Associate Professor of English
Department of English
P.O. Box 870302
Tempe, AZ 85287-0302


In a message dated 2/2/99 12:57:31 PM, dlyall wrote:

I can imagine four possible options:
1. They made it up.
2. They found this out through research and lectures at the spectacular libraries and academic centers of the various kingdoms before the Spaniards destroyed them.
3. They divined it through their mystical vodou powers.
4. Something happened which the people who killed and opressed both groups did not know about or bother to document for our appreciation.

As Mr. Vedrine has commented: Who writes history, why, and for whom? As I would like to comment: Who knows history and how?

Dahoud André

From: Madison Bell

I can't make any absolute distinctions of fact and mythology on this subject, but here's a bundle of received ideas.

The priest, Las Casas, was influenced by his fondness for the Taino Indians to promote African slavery in Hispaniola, on the idea that the Africans could support slavery better (!) and that the Taino might thus be saved from extermination. If that much is true (it is, I think) then it follows that there would have been some overlap of African and Taino presence under Spanish rule.

During that period (here the distinction between myth and fact may blur) runaway slaves, i.e. mawon yo, had contact with Taino surviving in the mountains. It certainly is possible, if not provable, that some of the last Taino declined to report for extermination and held out in inaccessible locations for longer than generally recognized. And it is true that maroon communities formed around some of the ancient sacred sites of the Taino, such as the caves of Bahoruco.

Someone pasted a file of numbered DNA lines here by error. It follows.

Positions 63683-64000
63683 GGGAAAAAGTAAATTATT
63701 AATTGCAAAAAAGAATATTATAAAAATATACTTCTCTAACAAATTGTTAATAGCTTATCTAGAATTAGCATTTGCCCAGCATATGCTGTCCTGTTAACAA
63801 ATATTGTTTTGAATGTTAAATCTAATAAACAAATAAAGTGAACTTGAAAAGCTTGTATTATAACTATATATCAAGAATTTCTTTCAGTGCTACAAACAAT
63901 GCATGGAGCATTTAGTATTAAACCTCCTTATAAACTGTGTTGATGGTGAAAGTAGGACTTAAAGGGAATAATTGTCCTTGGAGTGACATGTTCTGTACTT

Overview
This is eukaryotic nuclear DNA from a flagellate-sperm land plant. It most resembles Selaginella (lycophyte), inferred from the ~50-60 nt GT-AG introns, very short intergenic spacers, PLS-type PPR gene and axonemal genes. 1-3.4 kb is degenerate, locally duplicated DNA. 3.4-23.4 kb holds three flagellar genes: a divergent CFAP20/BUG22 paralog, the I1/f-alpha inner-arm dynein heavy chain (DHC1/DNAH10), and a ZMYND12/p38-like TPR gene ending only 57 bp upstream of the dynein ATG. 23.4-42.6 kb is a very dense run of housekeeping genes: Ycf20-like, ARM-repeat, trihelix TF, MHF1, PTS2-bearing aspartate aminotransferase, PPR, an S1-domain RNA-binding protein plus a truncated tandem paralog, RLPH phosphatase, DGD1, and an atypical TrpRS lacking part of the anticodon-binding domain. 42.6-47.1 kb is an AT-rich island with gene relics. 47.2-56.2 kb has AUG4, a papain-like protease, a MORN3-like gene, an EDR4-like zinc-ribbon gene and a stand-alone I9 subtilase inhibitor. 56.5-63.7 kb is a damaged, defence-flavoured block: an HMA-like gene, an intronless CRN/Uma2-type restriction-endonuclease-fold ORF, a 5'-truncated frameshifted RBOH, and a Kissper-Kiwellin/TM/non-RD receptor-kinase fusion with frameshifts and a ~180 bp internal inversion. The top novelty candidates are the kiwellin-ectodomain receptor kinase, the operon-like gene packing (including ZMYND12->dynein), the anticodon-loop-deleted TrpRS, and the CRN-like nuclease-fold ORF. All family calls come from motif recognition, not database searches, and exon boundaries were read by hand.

The idea of a mingling of African and Taino cultures (and bloodlines) in the mountains is an important component of the whole idea of marronage. In this view, the African maroons grafted themselves onto the last roots of the Taino resistance. The cultural fusion extends to Vodu, which is supposed to have some identifiable Taino components (e.g. the asson). I'm sure anthropologists are to be found on every side of that issue, but I've heard it stated as a fact by some of the most reputable.

If this were in fact the situation, then the Taino bloodline would have gradually submerged itself in the African bloodline to the point of invisibility. You can see the late phase of that process today in Dominica, where there is still a tiny Carib reservation. By my eyeball impression, only the oldest members of that community still retain the physical characteristics of their Indian bloodstock one hundred percent. Younger people have an African strain in their appearance and one assumes that in a few more generations the Indian strain will be invisible there too.

What I think myself is that the Taino element of marronage is true at least to some degree and that Haitians do have something of the original inhabitants in them still, in however small a measure.


Date: Tue, 2 Feb 1999 17:40:33 -0800 (PST)
From: Robert Corbett
Sender: Robert Corbett
Reply-To: Robert Corbett
Subject: Name of Haiti: Perrault replies to several others
To: Bob Corbett

From: ange perrault

>From: P D Bellegarde-Smith
>Dominicans refer to the island as Hispaniola.
>The term Quisqueya comes in as a nickname, and as the
>part of the title of the national anthem. It is used much
>as Borinquen refers to Puerto Rico.
>From: Yacine Khelladi
>England (a part of the UK), has a first name and last name
>(in fact, a >nickname), John Bull. The United
>States has Uncle Sam, and France, Marianne. Other
>countries? The Dominican Republic has Quisqueya, and
>Puerto Rico, Borinquen! P.B.-S.